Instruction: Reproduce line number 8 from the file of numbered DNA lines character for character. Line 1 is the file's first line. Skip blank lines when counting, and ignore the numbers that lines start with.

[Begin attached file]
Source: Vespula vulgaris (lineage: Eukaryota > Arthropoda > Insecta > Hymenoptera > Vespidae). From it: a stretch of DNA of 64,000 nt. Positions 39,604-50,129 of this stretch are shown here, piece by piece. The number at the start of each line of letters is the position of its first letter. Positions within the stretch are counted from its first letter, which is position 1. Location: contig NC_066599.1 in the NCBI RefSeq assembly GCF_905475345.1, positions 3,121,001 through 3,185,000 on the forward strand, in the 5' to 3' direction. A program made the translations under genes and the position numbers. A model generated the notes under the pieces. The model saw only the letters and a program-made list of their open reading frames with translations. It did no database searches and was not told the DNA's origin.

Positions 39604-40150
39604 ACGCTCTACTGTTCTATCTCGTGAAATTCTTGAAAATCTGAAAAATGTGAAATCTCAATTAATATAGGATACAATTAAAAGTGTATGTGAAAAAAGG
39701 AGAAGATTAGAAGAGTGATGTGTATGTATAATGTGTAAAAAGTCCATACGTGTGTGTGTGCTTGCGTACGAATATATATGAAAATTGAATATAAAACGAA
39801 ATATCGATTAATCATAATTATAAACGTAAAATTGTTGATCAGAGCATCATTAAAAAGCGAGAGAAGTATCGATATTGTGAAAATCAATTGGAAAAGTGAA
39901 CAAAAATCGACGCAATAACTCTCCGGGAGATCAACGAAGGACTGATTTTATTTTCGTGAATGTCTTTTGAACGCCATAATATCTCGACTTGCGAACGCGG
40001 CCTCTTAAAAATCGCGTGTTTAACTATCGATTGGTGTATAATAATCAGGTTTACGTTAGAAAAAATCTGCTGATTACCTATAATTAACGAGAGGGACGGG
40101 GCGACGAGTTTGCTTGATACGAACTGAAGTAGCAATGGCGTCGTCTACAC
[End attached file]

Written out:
40101 GCGACGAGTTTGCTTGATACGAACTGAAGTAGCAATGGCGTCGTCTACAC